Labor and Finance: The Effect of Bank Relationships
46 Pages Posted: 15 Nov 2018 Last revised: 5 Aug 2020
Date Written: July 27, 2020
We investigate whether and how firms’ number of bank relationships affects labor market outcomes. We base our analysis on more than 5 million observations on matched credit and labor data from Brazilian firms during 2005-2014. We find that firms with more bank relationships employ significantly more workers and pay significantly higher wages. Moreover, increases (decreases) in the number of bank relationships result in positive (negative) effects on employment and wages. These results are robust for strictly exogenous changes in the number of bank relationships due to nationwide bank M&A activity, instrumental variable regressions, and independent of firm size. The effects are due (but not limited) to higher credit availability, lower cost of credit and higher heterogeneity in firms’ bank relationships. Importantly, the firm-level results consistently translate into positive macroeconomic effects at the municipality and state level. The evidence is novel and suggests positive effects of multiple bank relationships on labor market outcomes in an emerging economy.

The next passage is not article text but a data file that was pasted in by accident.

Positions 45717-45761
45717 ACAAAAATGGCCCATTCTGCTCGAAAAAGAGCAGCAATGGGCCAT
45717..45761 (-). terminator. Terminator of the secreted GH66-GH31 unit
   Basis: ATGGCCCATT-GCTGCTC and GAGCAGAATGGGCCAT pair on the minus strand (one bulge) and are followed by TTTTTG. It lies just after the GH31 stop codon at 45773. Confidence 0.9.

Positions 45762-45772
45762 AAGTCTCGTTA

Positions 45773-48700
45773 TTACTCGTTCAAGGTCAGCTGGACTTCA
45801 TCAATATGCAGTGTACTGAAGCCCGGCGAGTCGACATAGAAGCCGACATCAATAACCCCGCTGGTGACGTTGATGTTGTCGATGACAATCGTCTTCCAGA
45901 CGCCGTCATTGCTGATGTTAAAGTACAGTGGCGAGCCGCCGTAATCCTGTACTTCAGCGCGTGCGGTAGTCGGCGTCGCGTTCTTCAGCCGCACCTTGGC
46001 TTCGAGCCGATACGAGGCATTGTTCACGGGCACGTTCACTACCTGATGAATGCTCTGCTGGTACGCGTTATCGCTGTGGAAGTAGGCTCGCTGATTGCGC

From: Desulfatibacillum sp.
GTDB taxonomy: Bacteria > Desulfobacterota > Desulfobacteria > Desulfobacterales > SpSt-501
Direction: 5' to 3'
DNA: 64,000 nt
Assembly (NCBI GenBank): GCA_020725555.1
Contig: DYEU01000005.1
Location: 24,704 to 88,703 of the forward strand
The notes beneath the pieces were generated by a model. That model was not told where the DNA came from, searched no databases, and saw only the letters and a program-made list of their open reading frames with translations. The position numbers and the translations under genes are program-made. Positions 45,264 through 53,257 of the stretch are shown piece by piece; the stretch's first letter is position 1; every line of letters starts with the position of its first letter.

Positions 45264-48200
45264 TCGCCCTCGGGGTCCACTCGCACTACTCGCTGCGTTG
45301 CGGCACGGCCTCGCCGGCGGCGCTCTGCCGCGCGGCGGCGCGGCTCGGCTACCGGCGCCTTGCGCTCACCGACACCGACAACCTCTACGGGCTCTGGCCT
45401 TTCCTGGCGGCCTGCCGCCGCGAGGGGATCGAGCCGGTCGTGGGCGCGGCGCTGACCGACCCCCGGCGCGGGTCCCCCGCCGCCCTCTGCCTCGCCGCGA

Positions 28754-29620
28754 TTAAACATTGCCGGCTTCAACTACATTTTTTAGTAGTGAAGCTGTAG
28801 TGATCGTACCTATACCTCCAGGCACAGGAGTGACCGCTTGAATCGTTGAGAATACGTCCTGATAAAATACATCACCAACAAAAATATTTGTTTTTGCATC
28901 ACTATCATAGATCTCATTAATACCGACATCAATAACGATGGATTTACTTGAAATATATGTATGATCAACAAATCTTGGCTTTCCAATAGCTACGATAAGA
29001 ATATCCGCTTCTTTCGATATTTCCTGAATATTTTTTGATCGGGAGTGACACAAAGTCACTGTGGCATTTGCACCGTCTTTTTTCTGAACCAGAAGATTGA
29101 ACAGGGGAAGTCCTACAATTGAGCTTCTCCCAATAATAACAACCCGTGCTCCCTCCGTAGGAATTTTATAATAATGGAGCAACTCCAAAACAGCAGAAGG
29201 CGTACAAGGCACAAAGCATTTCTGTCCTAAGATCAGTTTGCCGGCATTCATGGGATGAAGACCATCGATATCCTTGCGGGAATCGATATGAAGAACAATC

Keywords: Credit, banks, real effects, employment, wages, credit registry
JEL Classification: G21, J21, O10
Suggested Citation: Suggested Citation